The majority opinion, written by Justice Kennedy, takes up 183 pages, but its central finding is summed up in one telling paragraph, describing the constitutional flaw in a key section of the statute:
Section 441 b makes it a felony for all corporations — including nonprofit advocacy corporations — either to explicitly advocate the election or defeat of candidates or to broadcast electioneering communications within 30 days of a primary or 60 days of a general election. Thus, the following acts would all be felonies under 441 b: The Sierra Club runs an ad, within the crucial phase of 60 days of a general election, that exhorts the public to disapprove of a Congressman who favors logging in national forests; the National Rifle Association publishes a book urging the public to vote for the challenger because the incumbent U.S. Senator supports a handgun ban; and the American Civil Liberties Union creates a Web site telling the public to vote for a Presidential candidate in light of that candidate’s defense of free speech. These prohibitions are classic examples of censorship.
And they are not mere products of Justice Kennedy’s imagination. The American Civil Liberties Union and the National Rifle Association, in a classic case of politics making “strange bedfellows,” joined plaintiff Citizens United in seeking a Court ruling against the prohibition. Cleta Mitchell, a Washington, D.C., attorney who represented two advocacy groups supporting the challenge, described how the government used McCain-Feingold to come down on the nation’s best-known environmentalist group.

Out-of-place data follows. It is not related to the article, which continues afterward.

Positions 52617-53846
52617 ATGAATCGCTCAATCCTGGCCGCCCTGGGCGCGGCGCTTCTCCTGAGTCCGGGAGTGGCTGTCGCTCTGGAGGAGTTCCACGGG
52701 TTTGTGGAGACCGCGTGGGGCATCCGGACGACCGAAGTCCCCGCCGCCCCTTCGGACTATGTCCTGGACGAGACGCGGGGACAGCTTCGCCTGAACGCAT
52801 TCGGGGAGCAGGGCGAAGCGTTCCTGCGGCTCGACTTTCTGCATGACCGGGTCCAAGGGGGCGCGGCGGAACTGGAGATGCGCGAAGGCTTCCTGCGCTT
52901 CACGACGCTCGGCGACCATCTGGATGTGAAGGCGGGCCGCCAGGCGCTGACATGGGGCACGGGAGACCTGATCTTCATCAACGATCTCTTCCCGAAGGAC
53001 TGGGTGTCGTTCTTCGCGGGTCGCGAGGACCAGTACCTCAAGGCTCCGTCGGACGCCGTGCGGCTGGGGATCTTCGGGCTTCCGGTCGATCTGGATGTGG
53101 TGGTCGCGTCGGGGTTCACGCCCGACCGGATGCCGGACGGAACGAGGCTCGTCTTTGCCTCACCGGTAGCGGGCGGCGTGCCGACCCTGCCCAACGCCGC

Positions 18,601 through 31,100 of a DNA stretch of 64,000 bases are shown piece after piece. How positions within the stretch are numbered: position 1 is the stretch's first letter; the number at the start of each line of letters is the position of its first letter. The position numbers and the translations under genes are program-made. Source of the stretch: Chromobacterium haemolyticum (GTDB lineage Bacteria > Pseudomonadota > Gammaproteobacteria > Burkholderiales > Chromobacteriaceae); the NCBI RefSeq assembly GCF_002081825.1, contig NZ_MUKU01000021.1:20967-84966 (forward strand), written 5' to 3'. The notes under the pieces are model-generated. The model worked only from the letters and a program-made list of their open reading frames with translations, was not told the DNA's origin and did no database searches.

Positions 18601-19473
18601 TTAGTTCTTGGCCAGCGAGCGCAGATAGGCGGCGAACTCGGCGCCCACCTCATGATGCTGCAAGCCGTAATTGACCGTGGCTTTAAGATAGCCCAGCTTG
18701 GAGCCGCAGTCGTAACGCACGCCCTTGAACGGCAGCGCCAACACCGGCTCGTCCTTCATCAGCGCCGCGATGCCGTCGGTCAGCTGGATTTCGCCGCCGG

“After the 2004 election, the Sierra Club paid a $28,000 fine to the Federal Election Commission for distributing pamphlets in Florida contrasting the environmental rec-ords of the two presidential and U.S. Senate candidates,” Mitchell wrote in an op-ed piece for the Washington Post. “Because the Sierra Club is a corporation, the FEC charged it with making an illegal corporate expenditure.” That is not an aberration, she noted. “The real victims of the corporate expenditure ban have been nonprofit advocacy organizations across the political spectrum.” Any organization attempting to comply with the law might need a team of lawyers to unravel its complexities.
Free Speech for a Few
“The Federal Election Commission, which administers the law that rations the quantity and regulates the content and timing of political speech, identifies 33 types of political speech and 71 kinds of ‘speakers,’” wrote columnist George Will. “The underlying statute and FEC regulations cover more than 800 pages, and FEC explanations of its decisions have filled more than 1,200 pages.” By contrast, he noted, the First Amendment, which defines the role of Congress with respect to free speech, covers that subject in 10 words: “Congress shall make no law … abridging the freedom of speech.”
Those 10 words seemed to carry little weight with Members of Congress, including Hillary Clinton, who voted for the “bipartisan” bill in the Senate, or with President George W. Bush, who signed it into law. Nor have they tempered the outrage expressed by President Obama and Democratic lawmakers who are committed to reversing the Court’s decision either by statute or constitutional amendment.
“The bottom line is this,” fumed Senator Charles Schumer (D-N.Y.), “The Supreme Court has just pre-determined the winners of next November’s elections. It won’t be Republicans, it won’t be Democrats, it will be corporate America.” Much of the reporting and commentary in the major news media reflected the widespread doomsaying about the Court’s decision.
The ruling “strikes at the heart of democracy,” according to the New York Times. An authority on political elections was quoted in the Washington Post as saying it “threatens to undermine the integrity of elected institutions across the nation.” Liberal commentator Alan Colmes predicted the decision would lead to a “corporate takeover of America.” Jonathan Alter, in his Newsweek column, called it “the most serious threat to American democracy in a generation.”